Groups welcome suspension of toll projects
Johannesburg - The suspension of toll road projects across the country drew wide approval on Monday.
The SA Municipal Workers Union (Samwu), the Freedom Front Plus (FF Plus) and AfriForum all welcomed the decision.
"Samwu is glad that the toll road projects nationally have been halted for now," said spokesperson Tahir Sema.
"The Freedom Front Plus welcomes the Minister of Transport, Mr S'bu Ndebele's decision to postpone the implementation of the Gauteng tollgate project," said Anton Alberts, spokesperson on transport.
"Halting of toll road processes until February 2012 is a victory for civil rights," said AfriForum spokesperson Alana Bailey.
At the weekend, Ndebele ordered the SA National Roads Agency Limited (Sanral) to halt all processes related to the tolling of national roads.
"The Gauteng freeway improvement project, the Wild Coast and the Cape Winelands toll highway project(s) were all done without proper consultation with stakeholders and the public," said Sema.
"The working class were not going to co-operate with the project and pay over exorbitant amounts of money to use the country's roads."
Sema added: "Apart from just halting the toll road projects, government must investigate... who was responsible for steamrollering these projects past all the relevant processes."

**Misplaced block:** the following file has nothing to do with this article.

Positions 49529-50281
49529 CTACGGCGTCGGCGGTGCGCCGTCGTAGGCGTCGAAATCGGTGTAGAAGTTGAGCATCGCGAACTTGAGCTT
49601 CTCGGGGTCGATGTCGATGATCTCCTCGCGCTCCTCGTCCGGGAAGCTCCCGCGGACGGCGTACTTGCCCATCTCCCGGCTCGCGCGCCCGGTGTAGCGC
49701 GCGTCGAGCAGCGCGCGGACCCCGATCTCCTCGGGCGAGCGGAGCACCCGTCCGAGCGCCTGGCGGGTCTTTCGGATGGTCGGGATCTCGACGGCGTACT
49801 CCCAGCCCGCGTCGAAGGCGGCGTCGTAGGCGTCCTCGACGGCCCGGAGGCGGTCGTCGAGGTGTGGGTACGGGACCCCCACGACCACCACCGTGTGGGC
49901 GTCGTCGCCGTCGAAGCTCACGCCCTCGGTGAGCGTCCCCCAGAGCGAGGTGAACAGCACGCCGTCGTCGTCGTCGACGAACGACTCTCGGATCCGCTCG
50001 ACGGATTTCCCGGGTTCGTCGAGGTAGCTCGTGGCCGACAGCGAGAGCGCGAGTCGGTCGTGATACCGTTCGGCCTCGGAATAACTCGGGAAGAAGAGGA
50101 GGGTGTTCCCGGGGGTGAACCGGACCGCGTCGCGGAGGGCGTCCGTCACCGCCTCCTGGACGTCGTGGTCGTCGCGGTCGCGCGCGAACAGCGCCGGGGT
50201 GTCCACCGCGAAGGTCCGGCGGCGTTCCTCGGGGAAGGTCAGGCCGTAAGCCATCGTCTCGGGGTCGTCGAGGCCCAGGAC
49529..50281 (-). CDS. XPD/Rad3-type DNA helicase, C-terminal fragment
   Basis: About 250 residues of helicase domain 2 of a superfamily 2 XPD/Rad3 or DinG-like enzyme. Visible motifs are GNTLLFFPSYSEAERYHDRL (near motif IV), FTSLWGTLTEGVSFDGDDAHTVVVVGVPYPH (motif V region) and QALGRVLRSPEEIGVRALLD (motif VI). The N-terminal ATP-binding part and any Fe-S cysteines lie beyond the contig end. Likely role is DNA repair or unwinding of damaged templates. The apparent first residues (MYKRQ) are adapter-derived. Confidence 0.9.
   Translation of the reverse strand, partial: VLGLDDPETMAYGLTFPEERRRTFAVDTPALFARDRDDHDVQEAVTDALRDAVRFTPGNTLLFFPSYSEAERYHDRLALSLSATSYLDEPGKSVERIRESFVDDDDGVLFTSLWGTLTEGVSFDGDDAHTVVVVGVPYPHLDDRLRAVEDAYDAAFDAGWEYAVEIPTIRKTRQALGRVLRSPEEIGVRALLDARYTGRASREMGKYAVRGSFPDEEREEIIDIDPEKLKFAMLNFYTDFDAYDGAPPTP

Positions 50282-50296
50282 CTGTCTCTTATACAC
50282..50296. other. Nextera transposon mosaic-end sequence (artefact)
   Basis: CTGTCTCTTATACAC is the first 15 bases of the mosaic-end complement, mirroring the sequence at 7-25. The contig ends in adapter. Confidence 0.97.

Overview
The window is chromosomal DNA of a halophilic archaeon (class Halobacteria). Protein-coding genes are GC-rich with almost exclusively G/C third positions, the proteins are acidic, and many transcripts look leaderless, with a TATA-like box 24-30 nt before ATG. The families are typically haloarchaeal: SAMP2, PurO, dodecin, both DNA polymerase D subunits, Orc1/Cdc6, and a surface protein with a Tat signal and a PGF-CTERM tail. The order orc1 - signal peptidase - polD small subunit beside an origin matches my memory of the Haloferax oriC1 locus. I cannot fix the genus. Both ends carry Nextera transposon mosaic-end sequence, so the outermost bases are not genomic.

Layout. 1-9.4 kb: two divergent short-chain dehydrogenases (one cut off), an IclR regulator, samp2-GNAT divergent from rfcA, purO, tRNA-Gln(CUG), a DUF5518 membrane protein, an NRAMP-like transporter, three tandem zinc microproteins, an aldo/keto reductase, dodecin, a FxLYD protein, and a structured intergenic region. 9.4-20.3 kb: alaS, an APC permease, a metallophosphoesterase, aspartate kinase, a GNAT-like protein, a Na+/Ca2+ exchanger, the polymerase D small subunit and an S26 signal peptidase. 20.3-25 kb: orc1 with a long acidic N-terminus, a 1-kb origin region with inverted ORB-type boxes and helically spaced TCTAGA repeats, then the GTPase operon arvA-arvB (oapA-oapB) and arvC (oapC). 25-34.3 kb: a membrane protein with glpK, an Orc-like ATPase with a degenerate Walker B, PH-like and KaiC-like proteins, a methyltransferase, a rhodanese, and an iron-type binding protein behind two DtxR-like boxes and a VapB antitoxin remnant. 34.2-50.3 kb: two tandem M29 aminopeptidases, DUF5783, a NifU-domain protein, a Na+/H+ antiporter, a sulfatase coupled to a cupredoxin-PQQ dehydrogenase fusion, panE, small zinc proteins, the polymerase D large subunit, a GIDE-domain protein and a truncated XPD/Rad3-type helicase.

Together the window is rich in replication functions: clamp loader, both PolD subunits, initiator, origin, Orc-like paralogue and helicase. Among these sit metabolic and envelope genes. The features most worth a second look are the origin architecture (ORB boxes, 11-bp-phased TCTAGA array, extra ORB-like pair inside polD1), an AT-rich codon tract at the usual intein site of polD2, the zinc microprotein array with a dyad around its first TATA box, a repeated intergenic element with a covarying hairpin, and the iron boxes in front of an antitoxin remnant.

The Freedom Front Plus said it believed that the handing in of more than 100 000 audited protest signatures at the Gauteng Legislature had made an essential contribution to the decision to suspend the tolls.
"The decision to halt the project comes approximately a week after the signatures were handed over to the legislature," said Alberts.
He said the inter-party coalition amongst political parties at the Gauteng Legislature had made it clear that people from across a wide spectrum were opposed to the tollgate system.
AfriForum said halting of toll road processes was a victory for civil rights.
"It's time the government realised that burdening the public with more taxes is not sustainable," said spokeswoman Alana Bailey.
She said ordinary salaried motorists, unlike transport companies and taxis, could not deduct toll expenses from taxable income.
"AfriForum hopes the new process of public participation that was announced will pave the way for eliminating the discriminatory inequalities," she said.